By J. de Lima
Chairperson, NDFP Reciprocal Working Committee on Social & Economic Reforms
Comrades and friends,
It is widely recognized that the implementation of a comprehensive agreement on social and economic reforms is the lynchpin for achieving a just and lasting peace in the Philippines. It is the second and most important of the substantive agenda in the GRP-NDFP peace negotiations. However, it has proven to be the most difficult to negotiate.
Although the exchange of drafts on the Comprehensive Agreement on Social and Economic Reforms took place at the signing of the Comprehensive Agreement on Respect for Human Rights and International Humanitarian Law (CARHRIHL) on March 16 1998, negotiations on the agenda could start only in 2001 due to the fact that the GRP tried to undermine CARHRIHL by demanding a renegotiation of two articles and an exclusive jurisdiction of the GRP office of the president over the joint monitoring committee.
The next GRP president, Estrada, called for an indefinite recess, a suspension of peace talks due to the NPA capture of four prisoners of war, including a general, and eventually terminated the peace negotiations in may 1999. The resumption of formal talks in the peace negotiations took place in March 2001 with CASER as the main agenda only after the mass movement toppled President Estrada in January 20, 2001.
Formal meetings of the RWCs on SER between 2001 and 2004 produced only a common draft of the Preamble and the Declaration of Principles, which however still contain a few unresolved terms and provisions even after exhaustive bilateral discussions. The RWCs have submitted these to their respective Negotiating Panels for resolution. The current 2017 NDFP Draft Comprehensive Agreement on Social and Economic Reforms (CASER) takes off from the NDFP draft CASER published in 2009 and widely distributed nationally and internationally.
What can be construed as biggest achievement in moving the peace negotiations forward is the exchange of their respective full drafts of the Comprehensive Agreement on Social and Economic Reforms (CASER) by the reciprocal working committees of the GRP and the NDFP and the partial agreement on a common draft on Agrarian Reform and Rural Development (ARRD) and on National Industrialization and Economic Development at the level of the technical working groups in November 2017; albeit with issues still to be resolved at the level of the two RWCs-SER.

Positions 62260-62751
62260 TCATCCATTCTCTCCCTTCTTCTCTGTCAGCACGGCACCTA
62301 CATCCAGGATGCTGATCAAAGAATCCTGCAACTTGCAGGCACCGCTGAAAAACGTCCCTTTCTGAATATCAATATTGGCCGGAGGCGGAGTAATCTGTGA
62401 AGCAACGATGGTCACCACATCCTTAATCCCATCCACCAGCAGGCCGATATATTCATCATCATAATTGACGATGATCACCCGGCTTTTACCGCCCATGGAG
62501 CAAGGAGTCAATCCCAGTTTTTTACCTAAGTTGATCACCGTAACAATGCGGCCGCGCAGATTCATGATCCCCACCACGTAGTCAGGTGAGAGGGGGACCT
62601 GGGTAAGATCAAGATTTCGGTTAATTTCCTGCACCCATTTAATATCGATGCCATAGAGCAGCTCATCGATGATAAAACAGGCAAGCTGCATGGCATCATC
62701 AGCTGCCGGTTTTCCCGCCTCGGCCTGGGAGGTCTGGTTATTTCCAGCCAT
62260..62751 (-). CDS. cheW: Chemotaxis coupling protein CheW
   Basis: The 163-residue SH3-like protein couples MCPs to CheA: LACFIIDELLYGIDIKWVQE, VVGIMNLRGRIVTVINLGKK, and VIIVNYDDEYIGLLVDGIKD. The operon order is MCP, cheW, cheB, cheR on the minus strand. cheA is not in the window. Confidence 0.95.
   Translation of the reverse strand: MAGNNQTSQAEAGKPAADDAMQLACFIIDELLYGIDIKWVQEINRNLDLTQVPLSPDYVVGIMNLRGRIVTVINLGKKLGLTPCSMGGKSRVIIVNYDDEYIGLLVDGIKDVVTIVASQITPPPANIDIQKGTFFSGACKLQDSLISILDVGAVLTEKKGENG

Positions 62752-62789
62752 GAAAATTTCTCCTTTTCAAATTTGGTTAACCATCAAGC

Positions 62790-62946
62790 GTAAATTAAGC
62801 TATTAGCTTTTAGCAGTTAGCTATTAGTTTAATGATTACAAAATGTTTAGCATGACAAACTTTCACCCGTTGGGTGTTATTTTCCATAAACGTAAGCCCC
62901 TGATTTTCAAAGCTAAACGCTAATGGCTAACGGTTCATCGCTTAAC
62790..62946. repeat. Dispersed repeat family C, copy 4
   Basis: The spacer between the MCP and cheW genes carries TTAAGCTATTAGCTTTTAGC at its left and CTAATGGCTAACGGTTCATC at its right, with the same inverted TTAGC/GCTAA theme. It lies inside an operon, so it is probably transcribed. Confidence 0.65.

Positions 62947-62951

The resumption of the formal meetings in 2016 has not significantly moved the negotiations on CASER to the level of the Negotiating Panels as these have had to deal with so many peripheral issues such as those demanded by the GRP on ceasefire (NDFP capitulation) and their violations of and /or refusal to honor obligations under such existing agreements as The Hague Joint Declaration, the Joint Agreement on Safety and Immunity Guarantees (JASIG), the Comprehensive Agreement on Respect for Human Rights and International Humanitarian Law (CARHRIHL), especially since the presidency of Macapagal-Arroyo and down to the current presidency.
Three other presidents before the current one have passed up the opportunity of achieving a just and lasting peace and saving our country and its people from sinking into ever deeper conditions of crisis, underdevelopment and mass poverty. The current GRP president, after publicly announcing an intention to to be the first ”Left” and ”socialist” president of the Philippines, is the most blatant not only in refusing to negotiate but also in his drive to serve the US and other monopoly interests by intensifying the oppression and exploitation of our people and the plunder of our natural resources under an evolving US-sponsored and supported tyrannical and fascist dispensation.
Under the current situation in the Philippines, we need to pursue even more vigorously not just the campaign to resume the peace negotiations but more importantly and urgently the campaign to empower the people for accomplishing these reforms, while they must also act to stop the spread of tyranny and fascism in the land. These campaigns are inseparably linked and necessitate the building of the broadest united front of all classes and sectors, including sections of the exploiting classes and the bureaucracy.
The reform proposals of the NDFP draft CASER can serve as the basis of unity for building the broadest united front. In this regard, we need more than ever before to popularize this document as a tool for arousing, organizing and mobilizing the people against the developing fascist tyranny in the service of domestic, US and other foreign exploiters, plunderers, and oppressors of the people.